Dog training for Dog Agility Scoring Methods

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Dog Agility Scoring Methods

When it comes to a professional qualification test for a dog for dog agility competition, there are three main methods of operations that can be annotated - qualifying standard, time-plus-scoring offenses, and items from scoring. With basic standard score, the dog and the handler is judged against the STC, of the course, standard or when pre-determined by a judge overseeing the dog agility competition. The last option is to score points based scoring. With scoring points based on the agility of the dog participating in the competition, the winner is determined by the players, judges, and other classes.

When you participate in the sport of dog agility, chances are you’ll begin by joining a local group and handling your dog on a local course. But eventually, you may want to enter the world of master tournaments, such as the United States Dog Agility Association.

When it comes to scoring a professional trial for a dog agility competition, there are three basic ways the performance can be scored – standard scoring, time-plus-faults scoring, and points-based scoring. With standard scoring, the dog and handler are judged against the STC, or Standard Course Time that is pre-determined by a judge overseeing the agility competition. The exact time will be set according to the level of the competition, depending on if it’s a starter, advanced, or masters trial. In standard scoring with dog agility competitions, faults are still assessed a penalty.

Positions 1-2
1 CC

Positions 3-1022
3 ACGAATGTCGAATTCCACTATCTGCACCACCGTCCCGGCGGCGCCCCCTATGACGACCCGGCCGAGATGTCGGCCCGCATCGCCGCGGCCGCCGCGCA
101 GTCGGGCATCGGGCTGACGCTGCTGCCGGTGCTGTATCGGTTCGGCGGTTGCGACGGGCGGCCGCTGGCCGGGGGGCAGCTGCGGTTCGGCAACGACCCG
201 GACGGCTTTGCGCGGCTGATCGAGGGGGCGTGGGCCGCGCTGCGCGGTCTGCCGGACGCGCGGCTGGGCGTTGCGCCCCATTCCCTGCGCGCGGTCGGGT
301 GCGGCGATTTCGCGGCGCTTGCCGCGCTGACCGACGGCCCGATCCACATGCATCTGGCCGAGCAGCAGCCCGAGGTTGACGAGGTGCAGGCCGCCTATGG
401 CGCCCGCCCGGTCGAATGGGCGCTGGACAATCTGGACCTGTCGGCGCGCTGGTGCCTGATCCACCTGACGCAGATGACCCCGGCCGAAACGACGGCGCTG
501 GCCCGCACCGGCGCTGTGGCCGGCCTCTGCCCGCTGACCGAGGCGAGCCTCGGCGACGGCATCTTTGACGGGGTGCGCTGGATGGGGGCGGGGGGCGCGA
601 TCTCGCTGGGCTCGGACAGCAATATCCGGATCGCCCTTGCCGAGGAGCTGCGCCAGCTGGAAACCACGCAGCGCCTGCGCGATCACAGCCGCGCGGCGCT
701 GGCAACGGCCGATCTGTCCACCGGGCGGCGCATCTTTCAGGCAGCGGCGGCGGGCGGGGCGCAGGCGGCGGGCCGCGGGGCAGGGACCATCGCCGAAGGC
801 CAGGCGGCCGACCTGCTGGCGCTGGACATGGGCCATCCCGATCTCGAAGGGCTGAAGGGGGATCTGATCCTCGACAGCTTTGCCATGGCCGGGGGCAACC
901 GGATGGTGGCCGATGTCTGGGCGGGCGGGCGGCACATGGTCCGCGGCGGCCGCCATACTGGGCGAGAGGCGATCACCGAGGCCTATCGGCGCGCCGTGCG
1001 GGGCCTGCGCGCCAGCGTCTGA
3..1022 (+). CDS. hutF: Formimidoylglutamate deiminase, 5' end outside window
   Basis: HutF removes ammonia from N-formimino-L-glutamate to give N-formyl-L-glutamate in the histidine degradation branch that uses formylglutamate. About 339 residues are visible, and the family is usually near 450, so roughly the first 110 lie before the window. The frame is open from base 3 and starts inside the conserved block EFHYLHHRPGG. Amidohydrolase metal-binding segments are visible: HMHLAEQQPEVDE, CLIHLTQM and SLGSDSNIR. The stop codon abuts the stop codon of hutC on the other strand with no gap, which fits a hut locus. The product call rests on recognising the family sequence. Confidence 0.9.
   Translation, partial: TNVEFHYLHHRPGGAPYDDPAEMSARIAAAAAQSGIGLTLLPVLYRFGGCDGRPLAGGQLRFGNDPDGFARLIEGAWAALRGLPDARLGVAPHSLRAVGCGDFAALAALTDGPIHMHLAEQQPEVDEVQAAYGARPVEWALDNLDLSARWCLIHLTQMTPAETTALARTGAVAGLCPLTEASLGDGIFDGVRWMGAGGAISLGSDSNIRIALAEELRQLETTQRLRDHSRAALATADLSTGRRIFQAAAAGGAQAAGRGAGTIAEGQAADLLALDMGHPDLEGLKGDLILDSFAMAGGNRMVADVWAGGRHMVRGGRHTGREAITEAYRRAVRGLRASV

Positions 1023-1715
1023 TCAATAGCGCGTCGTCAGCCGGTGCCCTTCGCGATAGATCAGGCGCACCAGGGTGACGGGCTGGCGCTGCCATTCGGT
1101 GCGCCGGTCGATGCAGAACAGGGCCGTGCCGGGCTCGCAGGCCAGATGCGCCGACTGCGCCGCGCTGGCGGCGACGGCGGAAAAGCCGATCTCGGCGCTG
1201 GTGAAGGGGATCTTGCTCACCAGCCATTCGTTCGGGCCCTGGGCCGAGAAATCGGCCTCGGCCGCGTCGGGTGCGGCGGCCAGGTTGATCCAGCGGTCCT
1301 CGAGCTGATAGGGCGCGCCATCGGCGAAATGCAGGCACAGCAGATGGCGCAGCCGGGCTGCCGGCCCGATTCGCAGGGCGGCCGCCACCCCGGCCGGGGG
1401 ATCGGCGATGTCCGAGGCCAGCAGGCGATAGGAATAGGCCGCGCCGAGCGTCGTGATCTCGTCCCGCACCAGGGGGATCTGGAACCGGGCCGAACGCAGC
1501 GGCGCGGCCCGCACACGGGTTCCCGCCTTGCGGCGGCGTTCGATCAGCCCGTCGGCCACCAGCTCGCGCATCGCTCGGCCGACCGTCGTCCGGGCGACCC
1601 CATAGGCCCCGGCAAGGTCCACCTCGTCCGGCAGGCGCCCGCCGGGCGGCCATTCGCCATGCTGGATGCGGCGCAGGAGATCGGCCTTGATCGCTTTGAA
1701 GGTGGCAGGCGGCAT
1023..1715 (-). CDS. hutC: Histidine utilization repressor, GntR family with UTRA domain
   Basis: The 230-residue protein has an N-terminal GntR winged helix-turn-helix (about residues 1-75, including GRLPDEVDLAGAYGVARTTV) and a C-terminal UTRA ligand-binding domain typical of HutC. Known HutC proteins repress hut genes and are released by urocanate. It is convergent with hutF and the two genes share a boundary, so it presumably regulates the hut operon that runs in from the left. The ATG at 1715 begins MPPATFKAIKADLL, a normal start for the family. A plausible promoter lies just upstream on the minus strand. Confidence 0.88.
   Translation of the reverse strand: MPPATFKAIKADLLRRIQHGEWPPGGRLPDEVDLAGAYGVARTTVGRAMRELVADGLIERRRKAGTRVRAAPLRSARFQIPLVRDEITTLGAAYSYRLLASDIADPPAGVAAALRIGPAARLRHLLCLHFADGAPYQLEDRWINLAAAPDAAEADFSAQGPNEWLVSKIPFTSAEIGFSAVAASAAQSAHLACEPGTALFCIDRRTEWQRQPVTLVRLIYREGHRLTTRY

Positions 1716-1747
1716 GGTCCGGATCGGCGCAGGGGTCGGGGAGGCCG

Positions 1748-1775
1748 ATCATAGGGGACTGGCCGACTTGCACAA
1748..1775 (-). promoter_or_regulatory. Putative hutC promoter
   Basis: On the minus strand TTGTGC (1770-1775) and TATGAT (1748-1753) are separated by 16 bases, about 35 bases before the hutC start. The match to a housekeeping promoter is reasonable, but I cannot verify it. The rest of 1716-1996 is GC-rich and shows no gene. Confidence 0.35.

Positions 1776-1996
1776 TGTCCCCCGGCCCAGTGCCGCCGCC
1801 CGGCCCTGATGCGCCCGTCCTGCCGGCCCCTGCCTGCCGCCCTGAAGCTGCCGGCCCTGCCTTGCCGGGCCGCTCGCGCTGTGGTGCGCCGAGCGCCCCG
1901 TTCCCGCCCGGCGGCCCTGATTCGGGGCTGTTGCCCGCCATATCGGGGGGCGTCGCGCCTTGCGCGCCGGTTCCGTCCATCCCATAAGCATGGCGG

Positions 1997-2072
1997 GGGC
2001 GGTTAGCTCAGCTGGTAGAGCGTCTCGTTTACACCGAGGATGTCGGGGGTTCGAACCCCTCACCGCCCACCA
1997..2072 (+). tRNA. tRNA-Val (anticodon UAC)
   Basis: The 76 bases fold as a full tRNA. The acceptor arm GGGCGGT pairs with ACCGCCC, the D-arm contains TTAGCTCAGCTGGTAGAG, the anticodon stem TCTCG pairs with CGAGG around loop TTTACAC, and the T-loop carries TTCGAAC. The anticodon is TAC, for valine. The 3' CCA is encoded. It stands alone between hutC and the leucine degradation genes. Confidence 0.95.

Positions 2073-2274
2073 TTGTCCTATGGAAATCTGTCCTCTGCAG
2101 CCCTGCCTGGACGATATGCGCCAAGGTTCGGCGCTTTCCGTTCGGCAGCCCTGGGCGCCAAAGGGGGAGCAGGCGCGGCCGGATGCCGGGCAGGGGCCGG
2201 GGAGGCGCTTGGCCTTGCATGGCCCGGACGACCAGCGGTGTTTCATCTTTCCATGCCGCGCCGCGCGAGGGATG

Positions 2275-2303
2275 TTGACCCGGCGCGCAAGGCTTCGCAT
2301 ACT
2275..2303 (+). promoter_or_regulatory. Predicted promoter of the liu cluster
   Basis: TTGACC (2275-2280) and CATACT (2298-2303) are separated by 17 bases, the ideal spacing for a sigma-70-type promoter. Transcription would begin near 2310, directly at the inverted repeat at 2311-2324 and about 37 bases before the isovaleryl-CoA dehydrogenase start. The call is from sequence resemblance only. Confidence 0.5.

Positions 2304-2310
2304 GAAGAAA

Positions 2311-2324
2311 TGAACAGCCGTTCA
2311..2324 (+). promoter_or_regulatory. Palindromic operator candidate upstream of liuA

The winner is whoever has the shortest period of time with the fewest penalties. If there’s a tie, then the fastest time wins. Time-plus-faults scoring is determined by speed. The score of the handler and dog in the agility competition is calculated by the actual time on the course plus penalties. So if the time score was 38.27 seconds on the course, but the dog incurred 9 penalties, then the score would be 47.27 seconds. In this case, the winner of the dog agility competition is whichever dog has the lowest score overall. If a tie erupts, then a jump-off is used to determine the winner.

The last scoring choice is points-based scoring. With points-based scoring in dog agility competitions, the winner is determined according to gamblers, snooker, and other classes. Judges assign values to a certain obstacle, and each performance has a time requirement. The points are accumulated throughout the obstacle course. If the dog achieves something, such as no faults, then he is given extra points for his performance in the dog agility competition.

With points-based scoring, the highest points-earner is the winner. Ties are broken using the fastest time as the key to winning the competition. As you go from beginner or starter status to masters-level champion, you’ll pick up the rules for each organization along the way.